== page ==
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Fig. 2A–D

Examples of trapeziometacarpal arthrosis according to each Sodha Grade. (A) Sodha Grade 1, no or nearly no trapeziometacarpal arthrosis. (B) Sodha Grade 2, definite trapeziometacarpal arthrosis but not severe. (C) Sodha Grade 2 or 3, definite trapeziometacarpal arthrosis which might be graded as severe. (D) Sodha Grade 3, severe trapeziometacarpal arthrosis.

Three research assistants (SJEB, JPB, MGJSH) graded 90 radiographs to evaluate interobserver agreement. According to Landis and Koch [5], the Fleiss multirater kappa (κ) [3] among the three observers showed a substantial overall agreement, κ = 0.62 (95% confidence interval [CI], 0.52–0.71; p < 0.001). The agreement for the individual Grades was as follows: Grade 1, κ = 0.75 (substantial agreement; 95% CI, 0.63–0.87; p < 0.001); Grade 2, κ = 0.49 (moderate agreement; 95% CI, 0.37–0.61; p < 0.001); and Grade 3, κ = 0.55 (moderate agreement; 95% CI, 0.43–0.67; p < 0.001). After the interobserver agreement was established, the research assistants (who all had an MD degree) each reviewed one-third of all radiographs, unaware of the patients’ sex and age.

Statistical Analysis

An a priori sample size analysis showed that to be able to detect a prevalence of 50% with a 95% CI within 2.5% of the true prevalence (5% width of CIs), we needed 1537 subjects.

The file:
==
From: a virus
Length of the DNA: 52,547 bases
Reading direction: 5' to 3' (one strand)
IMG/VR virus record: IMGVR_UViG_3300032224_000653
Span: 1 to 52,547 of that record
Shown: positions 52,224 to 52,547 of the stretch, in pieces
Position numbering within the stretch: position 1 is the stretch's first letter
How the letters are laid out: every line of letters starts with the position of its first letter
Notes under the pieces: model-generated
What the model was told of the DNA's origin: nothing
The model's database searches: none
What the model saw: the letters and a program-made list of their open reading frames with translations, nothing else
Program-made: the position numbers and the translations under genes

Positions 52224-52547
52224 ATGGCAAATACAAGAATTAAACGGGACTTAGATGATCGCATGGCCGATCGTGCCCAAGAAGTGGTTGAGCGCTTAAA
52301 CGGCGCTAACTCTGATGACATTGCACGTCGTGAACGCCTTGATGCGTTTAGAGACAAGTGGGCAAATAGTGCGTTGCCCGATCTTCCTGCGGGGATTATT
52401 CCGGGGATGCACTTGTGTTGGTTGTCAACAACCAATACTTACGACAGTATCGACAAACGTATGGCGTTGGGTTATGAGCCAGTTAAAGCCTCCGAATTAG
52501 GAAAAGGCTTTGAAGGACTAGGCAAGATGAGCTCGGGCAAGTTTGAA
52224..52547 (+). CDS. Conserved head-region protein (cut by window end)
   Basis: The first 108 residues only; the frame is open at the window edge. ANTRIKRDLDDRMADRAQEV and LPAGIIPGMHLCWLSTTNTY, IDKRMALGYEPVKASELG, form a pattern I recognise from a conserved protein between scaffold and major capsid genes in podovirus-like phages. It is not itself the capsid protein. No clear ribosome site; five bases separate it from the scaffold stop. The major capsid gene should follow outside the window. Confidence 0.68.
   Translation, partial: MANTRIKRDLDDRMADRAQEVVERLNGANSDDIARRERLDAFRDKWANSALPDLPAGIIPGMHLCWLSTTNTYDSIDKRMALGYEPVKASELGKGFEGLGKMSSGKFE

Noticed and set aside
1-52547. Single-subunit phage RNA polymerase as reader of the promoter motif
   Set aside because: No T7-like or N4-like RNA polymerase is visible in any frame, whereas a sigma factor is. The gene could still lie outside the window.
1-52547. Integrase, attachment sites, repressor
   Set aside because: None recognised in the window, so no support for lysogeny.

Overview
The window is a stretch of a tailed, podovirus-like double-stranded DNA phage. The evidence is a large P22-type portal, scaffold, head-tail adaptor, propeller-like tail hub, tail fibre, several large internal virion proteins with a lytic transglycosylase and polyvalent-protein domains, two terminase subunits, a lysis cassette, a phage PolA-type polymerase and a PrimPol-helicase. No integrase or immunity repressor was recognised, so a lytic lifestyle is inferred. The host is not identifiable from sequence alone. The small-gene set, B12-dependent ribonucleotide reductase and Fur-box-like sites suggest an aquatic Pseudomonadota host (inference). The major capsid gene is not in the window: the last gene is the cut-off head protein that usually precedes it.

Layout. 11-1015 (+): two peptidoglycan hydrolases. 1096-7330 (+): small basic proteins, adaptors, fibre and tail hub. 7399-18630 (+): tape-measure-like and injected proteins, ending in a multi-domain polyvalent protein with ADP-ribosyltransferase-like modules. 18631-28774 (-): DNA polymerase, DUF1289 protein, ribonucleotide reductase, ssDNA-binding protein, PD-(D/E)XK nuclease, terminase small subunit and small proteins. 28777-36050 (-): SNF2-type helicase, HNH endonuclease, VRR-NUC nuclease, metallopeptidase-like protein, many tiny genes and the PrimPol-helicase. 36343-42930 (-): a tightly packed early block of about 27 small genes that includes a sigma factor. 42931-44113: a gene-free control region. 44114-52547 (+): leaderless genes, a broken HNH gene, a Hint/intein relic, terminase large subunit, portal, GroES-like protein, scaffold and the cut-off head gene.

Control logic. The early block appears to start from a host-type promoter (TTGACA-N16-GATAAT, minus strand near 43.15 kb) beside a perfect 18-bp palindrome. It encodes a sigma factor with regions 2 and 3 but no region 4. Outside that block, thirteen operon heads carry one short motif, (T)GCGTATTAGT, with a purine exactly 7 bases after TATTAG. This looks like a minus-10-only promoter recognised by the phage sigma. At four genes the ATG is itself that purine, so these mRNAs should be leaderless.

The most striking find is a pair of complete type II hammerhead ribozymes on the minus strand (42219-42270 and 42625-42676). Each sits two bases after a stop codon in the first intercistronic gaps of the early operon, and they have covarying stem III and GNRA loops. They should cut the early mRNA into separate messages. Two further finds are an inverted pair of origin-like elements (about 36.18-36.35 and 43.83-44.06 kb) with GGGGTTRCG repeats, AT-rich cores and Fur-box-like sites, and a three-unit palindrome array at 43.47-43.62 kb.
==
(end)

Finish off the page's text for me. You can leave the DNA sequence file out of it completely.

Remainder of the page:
Prevalence rates are reported with 95% CIs. In bivariable analysis, the Pearson chi-square test was used to assess the relationship between the grade of trapeziometacarpal arthrosis and age and sex. Ordinal logistic regression analysis was performed to evaluate the effect of age in 10-year groups and sex on the grade of trapeziometacarpal arthrosis (1, 2, or 3). Binary logistic regression analyses were performed to assess the predictive value of age group and sex on the presence of trapeziometacarpal arthrosis Grades 2 and 3 combined and separately for Grade 3. A two-tailed p value of < 0.05 was considered significant.

Results

Prevalence of Trapeziometacarpal Arthrosis

The prevalence of radiographic trapeziometacarpal arthrosis increased steadily with age after age 31 years, reaching a prevalence of 100% in women older than age 90 years and 93% in men 81 years or older (there were only six men older than 90 years in our cohort so the 67% prevalence in that age group is not reliable) (Fig. 3). Severe trapeziometacarpal arthrosis (Grade 3) was more prevalent among women and reached 35% in women and 34% in men who were 81 years or older and 50% in women older than 90 years (Fig. 4). Prevalence rates of the presence of trapeziometacarpal arthrosis and severe trapeziometacarpal arthrosis are shown (Table 1) with 95% CIs for each 10-year age group.
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Fig. 3

The prevalence of trapeziometacarpal arthrosis increases with age in both men and women. *Note that there were only six men older than 90 years in our cohort; therefore, the prevalence among men in this age group is not reliable.

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Fig. 4